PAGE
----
Do I need a consent to record audio of a presentation at a scientific conference in USA (provided that the conference does not explicitly prohibit such recording)? I'm guessing since it is not a private conversation, it's okay to record it.

This question is out of curiosity. I do not actually have clear intentions of recording talks.

2 Answers 2


I don't know the relevant laws, which may vary between U.S. states, but I wouldn't focus on the legal question. Regardless of whether you have the legal right to make a recording, you should not do so without the speaker's permission. If someone asked me, I would probably give permission, but making a recording without asking feels creepy and inappropriate. If you go around doing this in academia, it's likely to be viewed as unprofessional, and some speakers will become angry.

Even if you ask, people may wonder why you want a recording. (Are you stalking the speaker? Are you going to scrutinize the recording to try to find misstatements? Are you working on competing research and trying to document exactly what was said in your competitor's talk?) If you have a compelling reason to make a recording, it's worth explaining why. For example, perhaps it could help accommodate certain disabilities. Otherwise, you can certainly ask, but it may come across as a weird request.

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    +1. It's not just the speakers but the other audience members whose consent is needed -- the recording is likely to capture questions people ask the speaker and even private conversations that happen during the talk. Feb 16, 2014 at 14:17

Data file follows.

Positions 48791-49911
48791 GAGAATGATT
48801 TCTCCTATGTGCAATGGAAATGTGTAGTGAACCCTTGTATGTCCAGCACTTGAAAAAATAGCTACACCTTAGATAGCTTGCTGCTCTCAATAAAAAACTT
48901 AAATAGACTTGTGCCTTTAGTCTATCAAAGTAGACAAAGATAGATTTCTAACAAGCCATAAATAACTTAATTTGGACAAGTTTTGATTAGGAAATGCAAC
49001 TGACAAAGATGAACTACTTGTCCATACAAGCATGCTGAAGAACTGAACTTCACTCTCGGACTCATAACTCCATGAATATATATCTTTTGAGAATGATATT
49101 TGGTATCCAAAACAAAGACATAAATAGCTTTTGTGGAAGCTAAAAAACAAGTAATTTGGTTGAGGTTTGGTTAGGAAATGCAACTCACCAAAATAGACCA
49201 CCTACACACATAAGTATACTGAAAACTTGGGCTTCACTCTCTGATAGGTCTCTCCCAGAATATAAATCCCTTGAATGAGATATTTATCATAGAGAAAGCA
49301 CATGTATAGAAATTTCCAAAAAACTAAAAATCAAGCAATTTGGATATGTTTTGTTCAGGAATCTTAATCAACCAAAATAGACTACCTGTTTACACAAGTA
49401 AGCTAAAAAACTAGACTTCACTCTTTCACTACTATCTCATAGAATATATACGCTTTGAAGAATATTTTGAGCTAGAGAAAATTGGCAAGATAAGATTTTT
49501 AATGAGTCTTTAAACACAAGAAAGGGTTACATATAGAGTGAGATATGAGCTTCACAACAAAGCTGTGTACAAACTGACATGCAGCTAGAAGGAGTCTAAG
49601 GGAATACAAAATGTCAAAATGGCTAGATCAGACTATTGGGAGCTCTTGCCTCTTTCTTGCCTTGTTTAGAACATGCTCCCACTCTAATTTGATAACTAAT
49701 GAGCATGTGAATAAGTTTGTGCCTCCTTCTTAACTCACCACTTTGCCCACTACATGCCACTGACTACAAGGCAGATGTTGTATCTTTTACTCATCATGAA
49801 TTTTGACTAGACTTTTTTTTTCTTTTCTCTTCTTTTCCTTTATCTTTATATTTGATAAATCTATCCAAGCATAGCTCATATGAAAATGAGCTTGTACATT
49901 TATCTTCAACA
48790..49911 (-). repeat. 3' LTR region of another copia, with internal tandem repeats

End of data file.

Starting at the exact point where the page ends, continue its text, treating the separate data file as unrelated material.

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    Yes, I was mostly asking about the legality and how it would be perceived among peers. Thank you.
    – Memming
    Feb 16, 2014 at 16:01

In general, most large conferences in the US prohibit unauthorized audio and visual recordings of conference presentations. Smaller workshops may not explicitly do so, but you should not take this as blanket permission. As Anonymous Mathematician suggests, many people will wonder why you want to record their talk.

Now, if you have a compelling reason to want to follow up on a presentation later, the best way to do this is to contact the presenter after the session, and let her know that you'd like a copy of the presentation, if possible. This is usually preferable to making a recording, which could in principle get you into trouble if "caught."

  • Yes, I am aware that some conferences explicitly prohibit recordings of any kind. I do ask for slides to the presenters. :)
    – Memming
    Feb 16, 2014 at 15:58
  • My comments were also directed to future readers, who may or may not know that.
    – aeismail
    Feb 16, 2014 at 16:27
  • I appreciate it. :D
    – Memming
    Feb 16, 2014 at 17:39
  • This answer needs a source - I'm aware of some that do, some that don't and some where the policy changes from year to year.
    – arboviral
    Aug 8, 2016 at 8:24

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